Somehow, she agreed to meet with me. We arranged the time and place. I was terrifically excited, because I’d already seen this woman naked, which was like half the battle. In my head it meant that our getting together and having sex was basically a sure thing, and even if it didn’t work out I could go home afterward and jerk off to what I remembered of her tight stripper body.

All was right in my little corner of the world.

Now, all these years later, I wish I could remember the stripper’s name. Candy, I think. Or maybe it was Gum.

Somehow, I ended up taking her back to my apartment. I thought, This is going well. We started making out, and the whole time all I could think was, Oh my God! I’m making out with a stripper!

Over on her side of the couch, all she could think was, Oh my God! I’m making out with a Jew! I’m so excited! This man killed my Lord!

Somehow, her clothes started coming off. She was wearing this very sexy stripper-type underwear. I was half-expecting a pair of day-of-the-week granny panties, reminding us that it was Tuesday, but there I was in the middle of a Victoria’s Secret catalogue.

Somehow, my clothes started coming off and the stripper didn’t run from the apartment in horror. This, too, I took as a good sign. I wouldn’t go so far as to suggest that the stripper was impressed with my physical gifts, but at least she wasn’t put off. This was certainly something. Not much, but something. By this point, the young lady was committed, I guess you could say. Or, quite possibly, nearsighted.

Next thing I knew, we were in my bedroom, about to do it doggy-style. These days, when I do it doggy-style with my wife, it’s a little different. She plays dead and I beg. But back then, in the full flower and vigor of my youth, this hot, agreeable stripper was on all fours, and it was possible to stand back from the scene and squint and convince myself that she was the one doing the begging. I couldn’t believe my luck. My head was ready to explode. Nothing like this had ever happened to me. It was, without question, the single most thrilling moment of my life. It’s a wonder I didn’t start barking.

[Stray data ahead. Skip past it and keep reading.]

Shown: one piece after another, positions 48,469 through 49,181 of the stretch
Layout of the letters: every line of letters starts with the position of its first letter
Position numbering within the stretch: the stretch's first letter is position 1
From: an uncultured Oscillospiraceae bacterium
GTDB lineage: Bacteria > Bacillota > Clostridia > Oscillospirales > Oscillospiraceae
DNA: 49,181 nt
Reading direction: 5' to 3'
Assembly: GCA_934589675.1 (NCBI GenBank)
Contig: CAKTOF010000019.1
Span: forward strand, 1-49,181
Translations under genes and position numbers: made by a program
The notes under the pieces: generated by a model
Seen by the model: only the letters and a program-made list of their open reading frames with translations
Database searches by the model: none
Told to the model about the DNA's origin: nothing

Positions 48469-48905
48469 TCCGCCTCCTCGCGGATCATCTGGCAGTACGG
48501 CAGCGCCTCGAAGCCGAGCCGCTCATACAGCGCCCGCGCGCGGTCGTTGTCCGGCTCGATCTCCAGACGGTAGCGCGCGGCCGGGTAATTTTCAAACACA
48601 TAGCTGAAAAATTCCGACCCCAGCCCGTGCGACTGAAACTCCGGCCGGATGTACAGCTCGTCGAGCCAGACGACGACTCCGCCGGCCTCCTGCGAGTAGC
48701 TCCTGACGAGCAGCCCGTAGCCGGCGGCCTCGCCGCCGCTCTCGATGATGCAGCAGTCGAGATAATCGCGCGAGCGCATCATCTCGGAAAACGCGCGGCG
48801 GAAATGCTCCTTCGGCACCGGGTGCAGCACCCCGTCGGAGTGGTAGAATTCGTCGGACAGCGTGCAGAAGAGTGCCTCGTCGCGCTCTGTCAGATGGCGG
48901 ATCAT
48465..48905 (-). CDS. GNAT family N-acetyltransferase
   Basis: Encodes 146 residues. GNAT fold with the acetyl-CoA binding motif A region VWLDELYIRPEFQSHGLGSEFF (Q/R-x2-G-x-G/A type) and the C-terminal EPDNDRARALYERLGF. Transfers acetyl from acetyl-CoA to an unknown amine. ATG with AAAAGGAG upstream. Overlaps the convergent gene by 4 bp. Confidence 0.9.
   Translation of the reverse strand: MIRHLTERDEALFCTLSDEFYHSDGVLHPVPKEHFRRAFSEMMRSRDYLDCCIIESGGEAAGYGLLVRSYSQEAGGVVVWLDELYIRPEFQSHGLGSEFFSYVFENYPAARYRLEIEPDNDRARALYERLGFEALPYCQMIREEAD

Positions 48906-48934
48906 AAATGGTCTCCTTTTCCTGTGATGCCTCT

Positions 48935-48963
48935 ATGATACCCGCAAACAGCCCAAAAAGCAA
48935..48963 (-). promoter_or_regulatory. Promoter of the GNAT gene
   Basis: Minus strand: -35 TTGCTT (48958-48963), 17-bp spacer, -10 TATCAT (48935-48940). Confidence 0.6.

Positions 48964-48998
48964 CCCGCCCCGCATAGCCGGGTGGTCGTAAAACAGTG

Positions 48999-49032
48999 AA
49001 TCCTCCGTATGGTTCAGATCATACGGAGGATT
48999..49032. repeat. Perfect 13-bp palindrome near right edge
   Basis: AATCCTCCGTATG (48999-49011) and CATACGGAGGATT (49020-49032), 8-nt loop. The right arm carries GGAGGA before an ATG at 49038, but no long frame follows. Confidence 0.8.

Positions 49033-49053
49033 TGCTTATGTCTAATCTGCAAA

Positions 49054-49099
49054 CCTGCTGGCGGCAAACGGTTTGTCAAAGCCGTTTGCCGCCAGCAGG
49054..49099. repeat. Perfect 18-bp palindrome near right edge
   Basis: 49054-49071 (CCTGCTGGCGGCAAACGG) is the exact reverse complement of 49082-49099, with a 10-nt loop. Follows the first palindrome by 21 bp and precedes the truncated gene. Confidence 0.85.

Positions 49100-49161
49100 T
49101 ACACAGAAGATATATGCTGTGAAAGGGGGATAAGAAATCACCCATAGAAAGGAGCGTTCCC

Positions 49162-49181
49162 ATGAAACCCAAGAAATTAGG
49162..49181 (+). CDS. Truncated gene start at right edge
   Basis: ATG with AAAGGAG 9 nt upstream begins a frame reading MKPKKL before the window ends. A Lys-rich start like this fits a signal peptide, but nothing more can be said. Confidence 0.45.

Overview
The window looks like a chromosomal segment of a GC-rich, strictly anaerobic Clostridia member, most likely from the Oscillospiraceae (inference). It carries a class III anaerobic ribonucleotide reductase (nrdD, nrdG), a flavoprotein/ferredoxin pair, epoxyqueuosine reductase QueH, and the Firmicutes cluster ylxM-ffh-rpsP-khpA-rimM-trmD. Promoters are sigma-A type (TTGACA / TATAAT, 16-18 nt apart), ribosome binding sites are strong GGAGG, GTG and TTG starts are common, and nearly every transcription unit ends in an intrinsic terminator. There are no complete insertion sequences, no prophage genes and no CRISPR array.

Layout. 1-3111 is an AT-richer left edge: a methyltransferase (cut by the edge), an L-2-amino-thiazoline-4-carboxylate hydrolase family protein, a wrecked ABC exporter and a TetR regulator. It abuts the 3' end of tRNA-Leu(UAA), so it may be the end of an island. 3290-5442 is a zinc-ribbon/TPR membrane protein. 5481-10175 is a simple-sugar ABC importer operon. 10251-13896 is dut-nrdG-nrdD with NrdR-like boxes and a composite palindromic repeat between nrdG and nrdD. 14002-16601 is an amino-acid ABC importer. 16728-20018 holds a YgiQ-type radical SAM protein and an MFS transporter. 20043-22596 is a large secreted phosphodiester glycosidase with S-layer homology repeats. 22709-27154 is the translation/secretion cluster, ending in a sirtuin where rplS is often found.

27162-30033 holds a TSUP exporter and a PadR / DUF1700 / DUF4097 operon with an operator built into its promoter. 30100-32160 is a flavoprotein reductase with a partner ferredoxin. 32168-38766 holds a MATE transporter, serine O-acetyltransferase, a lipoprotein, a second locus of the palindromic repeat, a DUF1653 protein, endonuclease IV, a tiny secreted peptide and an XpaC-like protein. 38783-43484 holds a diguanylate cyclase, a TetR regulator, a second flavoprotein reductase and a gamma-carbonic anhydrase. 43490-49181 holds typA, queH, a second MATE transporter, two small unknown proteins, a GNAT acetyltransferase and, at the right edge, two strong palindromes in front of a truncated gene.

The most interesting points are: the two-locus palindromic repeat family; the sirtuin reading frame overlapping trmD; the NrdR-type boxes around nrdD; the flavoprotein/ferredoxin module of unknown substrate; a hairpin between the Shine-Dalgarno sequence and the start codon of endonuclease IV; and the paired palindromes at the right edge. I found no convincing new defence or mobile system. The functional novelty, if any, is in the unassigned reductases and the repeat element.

And then it was over. Just like that. My stripper friend lifted her butt toward me in a final enticing display, and I congratulated myself yet again for my great good fortune. Then I made my final approach and if I confess here that I managed to hold off for a full second before ejaculating I’d be exaggerating. If you must know, I don’t think I made it in past the tip, just an inch or so—which was a shame, really, because I had a whole other inch or so to go in the physical gifts department. I just slipped my cock into her tight little stripper pussy and shot my wad in no time at all. Maybe I managed a meager half-thrust. I was in such a state of bliss and ecstasy I couldn’t control myself.

As soon as I came, my stripper friend looked back at me over her naked shoulder with an expression that seemed to be equal parts disgust, disappointment and disregard. Her face was just one big dis after another. She said, “You’ve got to be kidding me, Gilbert. Did you just come?”

(Careful readers will note here that I’ve chosen the more socially acceptable spelling of the word come, as opposed to the more vulgar, more hardcore cum. If the subject cums up later on in these pages I’ll probably do the same, but I can’t make any promises. After all, I want this book to be accessible to the widest possible audience. With any luck, it’ll be something parents can read to their children, for generations.)